A Homeschooler’s Guide to High School Biology

stacks of hardbound textbooks

If you are a parent preparing to homeschool a high school biology student, you may feel some anxiety the closer you get to the first day of class. It probably feels like there are too many options and too many unknowns. To give you a framework for making decisions, we have outlined some considerations and options and provided links to helpful resources.

Choosing a Curriculum

When looking for a quality biology curriculum, you will want to consider factors like cost, instructional time, perspective on origins, learning style, and more. Here are some questions that might be helpful starting points:

  • Does this option align with my beliefs?
  • Do I want to use secular or Christian resources?
  • Does the curriculum align with my educational philosophy and my student’s learning style?
  • Does it undermine science or teach a particular view of creation that is contrary to my own?
  • Is the content accurate and thorough?
  • Will this material prepare my child for college?
  • Will I be able to teach it without a biology degree?
  • Does the curriculum provide resources, lab materials, and teacher resources?

Another aspect to keep in mind is what a typical high school biology course should cover. These topics generally include the nature of life, cells, genetics, evolution, plants, animals, and ecology. This can help ensure college readiness and are signs of a well-rounded curriculum. If you notice significant gaps in the materials or course you are considering, you may want to look for an alternative.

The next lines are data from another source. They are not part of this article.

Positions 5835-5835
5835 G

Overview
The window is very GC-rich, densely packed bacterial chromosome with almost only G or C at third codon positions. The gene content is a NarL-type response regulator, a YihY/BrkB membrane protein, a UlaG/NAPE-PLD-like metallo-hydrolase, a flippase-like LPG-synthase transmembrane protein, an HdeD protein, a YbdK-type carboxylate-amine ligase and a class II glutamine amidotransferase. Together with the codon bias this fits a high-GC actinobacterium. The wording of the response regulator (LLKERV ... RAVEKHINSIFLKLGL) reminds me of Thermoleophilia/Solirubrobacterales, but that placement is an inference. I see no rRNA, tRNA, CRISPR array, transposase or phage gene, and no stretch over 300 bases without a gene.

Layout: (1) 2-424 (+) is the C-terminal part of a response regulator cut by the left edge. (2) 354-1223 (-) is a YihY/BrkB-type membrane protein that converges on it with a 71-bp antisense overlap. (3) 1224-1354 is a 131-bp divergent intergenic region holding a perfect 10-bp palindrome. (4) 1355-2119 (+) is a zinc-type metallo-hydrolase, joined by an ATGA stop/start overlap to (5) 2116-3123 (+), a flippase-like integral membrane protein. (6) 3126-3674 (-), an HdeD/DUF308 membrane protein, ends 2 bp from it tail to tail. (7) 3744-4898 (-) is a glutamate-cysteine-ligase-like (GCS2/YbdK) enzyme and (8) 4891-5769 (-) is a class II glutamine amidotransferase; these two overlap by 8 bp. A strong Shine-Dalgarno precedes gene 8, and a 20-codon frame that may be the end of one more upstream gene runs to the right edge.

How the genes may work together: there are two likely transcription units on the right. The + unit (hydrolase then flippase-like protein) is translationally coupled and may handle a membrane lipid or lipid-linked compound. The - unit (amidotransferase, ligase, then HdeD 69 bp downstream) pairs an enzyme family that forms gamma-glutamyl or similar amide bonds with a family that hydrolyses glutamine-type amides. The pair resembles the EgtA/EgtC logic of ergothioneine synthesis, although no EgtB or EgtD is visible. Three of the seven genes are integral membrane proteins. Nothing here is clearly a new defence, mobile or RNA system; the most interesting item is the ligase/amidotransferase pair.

At BioLogos, we recommend looking for materials and instructors that teach and respect the conclusions accepted by the scientific community. If you want to teach biology from an evolutionary creationist perspective, this may be more easily accomplished by using a secular curriculum than a Christian option. (Most Christian biology curricula are written from a young earth creationist or Intelligent Design perspective.) However, there are many valid reasons why you might choose a Christian curriculum, and it might be the best overall choice for your child.

Whatever you choose, and whether you are the primary instructor or enroll your student in a course taught by someone else (see options below), consider using BioLogos Integrate to help your student explore biology from a Christian worldview. Integrate is a science curriculum supplement, not a full science curriculum, but it contains many inquiry-based science activities and is organized around the main topics covered in a biology course. Pair it with a secular or Christian biology curriculum to help your student grow in their faith in Christ as they develop a deeper love and stronger understanding of the world God has made.